Larnaca has developed many large shopping centres and modern boutiques over the past few years. These Cyprus shops and boutiques offer a wide choice of products including handmade lace, silverware, pottery and jewellery, all of which make shopping in Larnaca a real must on your trip to Cyprus.
Ermou Street is a Larnaca shopping experience not to be missed for those seeking a large selection of fashionable boutiques selling famous designer labels in clothing, bags, shoes, watches, jewellery and sun glasses. Zenon Kitieos Street in is the main area for shopping in Larnaca. A busy road, lined neatly with small shops and down the far end is an interesting arrangement of fruit and vegetable market stalls. On sale are a variety of items such as clothes, silver and locally produced pottery and copper goods.
Every Sunday there is a large open air market in Livadhia located just off the main motorway on the outskirts of Larnaca. Here you can find stalls selling clothes, traditional wines, foods, oils and cheeses as well as rugs, ornaments, unusual gifts and trinkets and a large selection of antiques and collectables.
Because of its size and the vast selection of stalls and variety of products, people travel from all over the island to browse the market isles.
Shopping In Nicosia
No shopping trip in Cyprus would be complete without experiencing the delights of shopping in Nicosia, the island’s capital.
Ledra Street is bustling with shoppers searching for their next bargain, it is located in the centre of Nicosia where the wall divides the city into two parts. Adjacent to Ledra Street are some of the oldest streets where old and new come together to form a shoppers paradise of modern boutiques in old, traditional Cyprus buildings.
Outside the walled city in Dereboyu, you will find international clothing brands, restaurants and cafes. For high street fashion check out Markarios Avenue and Stassicratous Street. You can find the latest high-end boutiques and fashions here.
Cyprus Shopping Tips
Optical goods can be cheaper than in the UK. It is possible to order special items (high-diopter plastic lenses for registered blind persons for example) at a reasonable price and relatively quickly, normally within 24 hours. Look for the Hallmark of the Cyprus Goldsmiths Association when buying gold or silver.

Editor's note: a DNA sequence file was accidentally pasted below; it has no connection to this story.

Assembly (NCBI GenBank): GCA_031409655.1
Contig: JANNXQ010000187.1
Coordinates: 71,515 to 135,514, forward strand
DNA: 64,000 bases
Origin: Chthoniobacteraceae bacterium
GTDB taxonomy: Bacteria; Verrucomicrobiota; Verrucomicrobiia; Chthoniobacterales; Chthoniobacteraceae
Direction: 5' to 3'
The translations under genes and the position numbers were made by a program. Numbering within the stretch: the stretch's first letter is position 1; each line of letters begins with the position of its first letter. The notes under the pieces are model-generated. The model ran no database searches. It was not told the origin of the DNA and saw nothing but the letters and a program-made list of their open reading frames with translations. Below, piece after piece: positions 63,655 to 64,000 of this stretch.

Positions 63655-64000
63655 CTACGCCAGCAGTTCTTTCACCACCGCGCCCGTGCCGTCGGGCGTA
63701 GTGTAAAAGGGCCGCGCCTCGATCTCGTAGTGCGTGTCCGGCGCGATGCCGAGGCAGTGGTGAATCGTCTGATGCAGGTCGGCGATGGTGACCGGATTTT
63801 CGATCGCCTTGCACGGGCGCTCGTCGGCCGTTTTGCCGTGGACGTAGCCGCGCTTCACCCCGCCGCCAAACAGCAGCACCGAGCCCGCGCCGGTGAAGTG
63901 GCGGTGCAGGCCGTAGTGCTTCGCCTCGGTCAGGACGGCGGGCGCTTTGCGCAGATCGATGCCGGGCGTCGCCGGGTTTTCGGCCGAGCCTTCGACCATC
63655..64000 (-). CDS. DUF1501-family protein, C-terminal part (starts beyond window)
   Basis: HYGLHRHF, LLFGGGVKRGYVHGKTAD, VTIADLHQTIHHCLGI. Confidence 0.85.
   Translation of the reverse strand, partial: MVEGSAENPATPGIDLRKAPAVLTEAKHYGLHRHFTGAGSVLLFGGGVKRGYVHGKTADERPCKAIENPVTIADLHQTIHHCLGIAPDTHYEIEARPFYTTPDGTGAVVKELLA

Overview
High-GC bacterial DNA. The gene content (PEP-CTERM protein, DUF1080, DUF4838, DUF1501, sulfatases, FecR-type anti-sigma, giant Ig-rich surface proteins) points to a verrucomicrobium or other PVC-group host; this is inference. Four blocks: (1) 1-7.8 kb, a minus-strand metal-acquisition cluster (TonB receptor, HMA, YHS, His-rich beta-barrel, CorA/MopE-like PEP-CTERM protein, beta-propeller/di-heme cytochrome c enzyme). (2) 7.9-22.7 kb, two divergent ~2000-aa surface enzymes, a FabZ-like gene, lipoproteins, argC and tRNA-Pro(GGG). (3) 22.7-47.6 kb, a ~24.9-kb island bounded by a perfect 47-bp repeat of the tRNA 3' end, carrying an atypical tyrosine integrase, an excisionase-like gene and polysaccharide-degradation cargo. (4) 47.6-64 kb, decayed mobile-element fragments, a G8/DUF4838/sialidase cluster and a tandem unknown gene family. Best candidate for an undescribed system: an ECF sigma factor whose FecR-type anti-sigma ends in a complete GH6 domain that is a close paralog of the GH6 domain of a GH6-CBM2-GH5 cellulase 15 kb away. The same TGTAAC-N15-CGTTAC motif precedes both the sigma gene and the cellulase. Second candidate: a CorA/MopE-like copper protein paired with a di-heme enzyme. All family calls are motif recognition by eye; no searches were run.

Some jewellery might not be gold or silver, only gold or silver plated.
Whilst browsing the fairs and markets try delicious Loukoumades or ‘honey balls’, fried in oil and covered in honey syrup, ready to eat. Delicious!
Cyprus’ unit of currency is the Euro (€).
Euro notes come in denominations of 5, 10, 20, 50, 100, 200 and 500. It is often difficult to get change for a €500 note. One Euro is divided into 100 cents. Coins of 1, 2 and 5 cents are copper-coloured; coins of 10, 20 and 50 cents are gold-coloured; 1 and 2 Euro coins are gold-and-silver coloured.
Banks in Cyprus exchange all major currencies in either cash or travellers cheques as do many currency exchange companies.
Most banks now allow you to access your regular bank account directly from an overseas ATM, although in some cases you may have to use your credit card to access cash. It is a good idea to transfer some money to your credit card before you leave home. Be aware that your bank may levy a hefty charge each time you withdraw money from an overseas ATM.
You will find ATM’s in most towns and in most larger villages throughout the Republic of Cyprus.
Just as popular as ATM's, credit cards can be used in stores, restaurants, supermarkets and petrol stations. In the latter, you can even buy petrol after hours with your credit card from automatic dispensers.
If you need to access your funds, international transfers are possible from your home bank to any of Cyprus’ major banks. While this method is reliable, it is usually slow taking a week or more and not helpful if you need a cash infusion quickly. Telegraphic transfers are nominally quicker (and cost more) but can still take up to three working days to come through.
Private financial agencies such as Western Union are usually the best bet, as you can often obtain your transferred money the same day.
These are not as popular as they used to be, but are a good stand-by in an emergency. Restrictions on their use are naturally greater, though many hotels and larger establishments accept them readily. Always keep the receipts listing the cheque numbers separate from the cheques themselves and keep a list of the numbers of those you have already cashed. This will reduce problems in the event of loss or theft.